Historically, the Air and Missile Defense Forces (Voyska Protivovozdushnoy i Protivoraketnoy Oborony—PVO-PRO) have constituted one of the main strengths of the Soviet/Russian Armed Forces and an indispensable national security element (Vko.ru, June 27, 2012). From late 2018 to early 2019, Russia has showcased a number of new achievements that will purportedly reinforce its existing PVO-PRO systems, with special emphasis placed on short- and medium-range complexes (see Part One in EDM, April 30). However, in spite of the highly publicized progress, some leading Russian military experts have voiced concerns and posed serious questions about the ostensible “omnipotence” of the Russian PVO-PRO systems.
In a relatively recent article published by Nezavisimoye Voyennoye Obozreniye, leading Russian military expert Alexander Khramchikhin expresses his doubts, stating that the declared invincibility of the Russian PVO-PRO might in fact seriously diverge from reality. Specifically, Khramchikhin suggests that both the North Atlantic Treaty Organization (NATO—with the United States as its leading force) and China (whose strategic alliance with Russia, he says, is “nothing but rhetoric”) are capable of overcoming or destroying Russia’s PVO-PRO system. Regarding the former opponent, the expert argues that, in case of hostilities, the US can easily turn quantity into quality “by simply ‘pounding’ Russian anti-aircraft and anti-missile systems with large numbers of Tomahawks, AGM-86, AGM-158, [and] JASSM-ER [cruise missiles]… Aside from this, QF-16А/Сs [remote-control-capable drones built from aging F-16 fighter jet platforms], which are formally considered to be nothing but [full-scale] aerial [practice] targets, will most certainly be used as unmanned combat aerial vehicles [UCAV] for delivering maximum damage to the Russian PVO-PRO system… This will be primarily directed at our S-300/400 systems to exhaust their ammunition and make them useless targets that can be easily destroyed” (Nezavisimoye Voyennoye Obozreniye, March 29).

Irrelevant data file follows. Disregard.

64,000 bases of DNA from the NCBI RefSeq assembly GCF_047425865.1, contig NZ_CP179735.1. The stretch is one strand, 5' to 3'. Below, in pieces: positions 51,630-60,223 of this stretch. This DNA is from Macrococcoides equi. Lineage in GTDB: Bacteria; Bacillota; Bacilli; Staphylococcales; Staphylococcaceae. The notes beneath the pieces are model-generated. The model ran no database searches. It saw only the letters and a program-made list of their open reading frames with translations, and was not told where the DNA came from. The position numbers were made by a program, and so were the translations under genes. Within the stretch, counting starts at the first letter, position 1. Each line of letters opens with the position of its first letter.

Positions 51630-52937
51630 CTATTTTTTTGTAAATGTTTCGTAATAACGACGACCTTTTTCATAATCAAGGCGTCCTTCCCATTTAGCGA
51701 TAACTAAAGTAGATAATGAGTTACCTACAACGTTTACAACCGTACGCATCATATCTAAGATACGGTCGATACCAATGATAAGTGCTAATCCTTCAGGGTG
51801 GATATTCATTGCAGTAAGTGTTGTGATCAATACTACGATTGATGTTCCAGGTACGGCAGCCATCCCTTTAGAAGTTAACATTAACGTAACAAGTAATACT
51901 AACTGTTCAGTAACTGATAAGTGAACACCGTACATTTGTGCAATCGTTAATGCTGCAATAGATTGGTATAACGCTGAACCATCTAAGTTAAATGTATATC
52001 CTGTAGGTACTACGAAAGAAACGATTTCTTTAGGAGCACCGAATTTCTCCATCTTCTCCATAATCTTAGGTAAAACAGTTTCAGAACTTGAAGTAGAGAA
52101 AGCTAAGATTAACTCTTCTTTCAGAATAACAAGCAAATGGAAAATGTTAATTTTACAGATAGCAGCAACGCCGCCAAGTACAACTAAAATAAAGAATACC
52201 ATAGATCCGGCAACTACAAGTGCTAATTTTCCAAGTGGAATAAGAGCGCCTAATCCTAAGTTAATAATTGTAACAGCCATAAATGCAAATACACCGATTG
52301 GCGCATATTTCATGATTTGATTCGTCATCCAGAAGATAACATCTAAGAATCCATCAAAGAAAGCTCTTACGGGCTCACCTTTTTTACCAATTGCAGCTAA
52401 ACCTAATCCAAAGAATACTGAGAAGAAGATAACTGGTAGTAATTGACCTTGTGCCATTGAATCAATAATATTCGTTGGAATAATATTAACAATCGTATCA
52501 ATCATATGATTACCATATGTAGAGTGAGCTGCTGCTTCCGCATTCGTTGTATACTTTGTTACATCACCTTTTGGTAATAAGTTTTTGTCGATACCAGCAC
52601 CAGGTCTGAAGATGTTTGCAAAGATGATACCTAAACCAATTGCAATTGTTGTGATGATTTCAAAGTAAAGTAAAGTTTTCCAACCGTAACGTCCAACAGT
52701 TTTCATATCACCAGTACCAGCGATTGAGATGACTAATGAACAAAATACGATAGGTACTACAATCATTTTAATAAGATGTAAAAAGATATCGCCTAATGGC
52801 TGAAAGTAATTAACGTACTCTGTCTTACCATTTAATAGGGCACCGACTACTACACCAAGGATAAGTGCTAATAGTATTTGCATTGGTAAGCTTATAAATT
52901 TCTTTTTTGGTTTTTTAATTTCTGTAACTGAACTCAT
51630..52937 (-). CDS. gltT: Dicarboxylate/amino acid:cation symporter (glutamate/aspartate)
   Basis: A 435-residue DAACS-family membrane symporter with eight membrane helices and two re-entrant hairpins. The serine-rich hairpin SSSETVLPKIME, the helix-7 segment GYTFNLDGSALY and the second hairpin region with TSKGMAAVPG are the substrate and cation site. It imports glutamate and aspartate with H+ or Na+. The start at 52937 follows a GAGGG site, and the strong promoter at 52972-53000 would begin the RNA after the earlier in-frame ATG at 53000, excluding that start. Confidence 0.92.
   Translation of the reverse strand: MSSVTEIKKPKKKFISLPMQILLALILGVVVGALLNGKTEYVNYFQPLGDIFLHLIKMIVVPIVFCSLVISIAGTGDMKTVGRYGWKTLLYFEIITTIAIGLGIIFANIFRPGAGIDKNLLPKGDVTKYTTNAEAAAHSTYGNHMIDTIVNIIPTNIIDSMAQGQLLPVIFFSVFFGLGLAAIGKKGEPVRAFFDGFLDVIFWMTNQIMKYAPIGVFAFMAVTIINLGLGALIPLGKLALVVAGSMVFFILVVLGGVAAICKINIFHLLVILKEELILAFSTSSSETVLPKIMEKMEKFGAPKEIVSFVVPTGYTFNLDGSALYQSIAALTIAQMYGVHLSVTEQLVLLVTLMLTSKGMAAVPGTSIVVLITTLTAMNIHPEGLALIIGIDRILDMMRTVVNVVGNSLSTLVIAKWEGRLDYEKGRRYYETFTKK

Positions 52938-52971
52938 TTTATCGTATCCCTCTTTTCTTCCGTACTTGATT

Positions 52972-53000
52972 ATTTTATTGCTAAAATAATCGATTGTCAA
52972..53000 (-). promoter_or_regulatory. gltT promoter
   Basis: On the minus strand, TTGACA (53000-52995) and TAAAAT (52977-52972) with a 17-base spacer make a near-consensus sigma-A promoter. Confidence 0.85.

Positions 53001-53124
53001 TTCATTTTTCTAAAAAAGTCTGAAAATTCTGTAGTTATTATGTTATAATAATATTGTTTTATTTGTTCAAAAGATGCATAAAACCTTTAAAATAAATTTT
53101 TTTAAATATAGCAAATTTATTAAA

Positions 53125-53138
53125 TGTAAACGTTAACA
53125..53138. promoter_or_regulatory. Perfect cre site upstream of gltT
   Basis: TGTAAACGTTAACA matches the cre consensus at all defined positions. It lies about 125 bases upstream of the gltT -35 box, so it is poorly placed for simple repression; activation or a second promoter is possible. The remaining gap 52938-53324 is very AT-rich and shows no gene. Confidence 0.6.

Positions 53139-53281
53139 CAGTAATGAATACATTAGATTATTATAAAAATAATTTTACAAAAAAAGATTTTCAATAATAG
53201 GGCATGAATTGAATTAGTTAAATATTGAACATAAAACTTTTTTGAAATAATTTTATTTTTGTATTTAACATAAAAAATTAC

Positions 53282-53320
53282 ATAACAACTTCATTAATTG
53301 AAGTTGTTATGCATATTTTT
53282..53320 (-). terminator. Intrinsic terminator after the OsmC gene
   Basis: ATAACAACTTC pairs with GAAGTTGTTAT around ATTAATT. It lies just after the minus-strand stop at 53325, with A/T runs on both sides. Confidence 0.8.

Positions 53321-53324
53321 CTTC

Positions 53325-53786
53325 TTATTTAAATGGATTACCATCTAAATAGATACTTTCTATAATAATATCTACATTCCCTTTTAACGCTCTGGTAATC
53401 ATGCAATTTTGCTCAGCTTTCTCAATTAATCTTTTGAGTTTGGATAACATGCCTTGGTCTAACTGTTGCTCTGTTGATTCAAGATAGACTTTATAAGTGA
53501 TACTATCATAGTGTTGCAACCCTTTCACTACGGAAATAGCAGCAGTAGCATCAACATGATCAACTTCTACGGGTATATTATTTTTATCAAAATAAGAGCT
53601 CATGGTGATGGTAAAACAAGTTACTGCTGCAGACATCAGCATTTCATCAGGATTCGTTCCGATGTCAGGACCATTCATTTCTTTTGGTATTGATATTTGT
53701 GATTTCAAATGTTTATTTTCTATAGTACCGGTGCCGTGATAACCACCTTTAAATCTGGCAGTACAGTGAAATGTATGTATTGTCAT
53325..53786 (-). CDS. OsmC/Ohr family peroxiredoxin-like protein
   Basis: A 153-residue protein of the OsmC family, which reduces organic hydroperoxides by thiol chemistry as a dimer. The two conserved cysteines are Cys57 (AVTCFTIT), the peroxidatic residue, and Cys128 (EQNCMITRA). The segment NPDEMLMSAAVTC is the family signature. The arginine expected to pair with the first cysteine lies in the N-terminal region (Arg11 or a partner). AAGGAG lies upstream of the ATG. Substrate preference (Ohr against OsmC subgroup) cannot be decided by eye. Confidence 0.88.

Khramchikhin writes that, based on elementary mathematical calculations, Russia simply does not have enough PVO-PRO systems to ward off a massive aerial attack from a much stronger adversary, such as the US. He goes on to suggest that “Americans can allow themselves to ‘waste’ several hundred missiles and QF-16s (that have already become relatively obsolete) to destroy every regiment (especially, those located outside of Moscow and St. Petersburg, and have no ‘backing’ from other regiments). Yes, this is quite expensive, but they have enough money” (Nezavisimoye Voyennoye Obozreniye, March 29).
In addition, Khramchikhin admits that China also has a huge arsenal of various types of ballistic and cruise missiles (such as the DH-10/CJ-10), as well as outdated Shenyang J-6 and J-7 fighters that “are already being transformed into UCAVs for the same purpose: delivering maximum damage against a strong PVO-PRO system.” According to Khramchikhin, “[T]his problem is becoming more and more serious… [W]e can actually witness it now unfolding on a limited scale in Syria” (Nezavisimoye Voyennoye Obozreniye, March 29). Incidentally, as Khramchihin contended last year, it is on Russia’s eastern flank where existing PVO-PRO systems reveal multiple flaws and “inadequacy with regard to the challenges faced by Russia” (Nezavisimoye Voyennoye Obozreniye, November 22, 2018).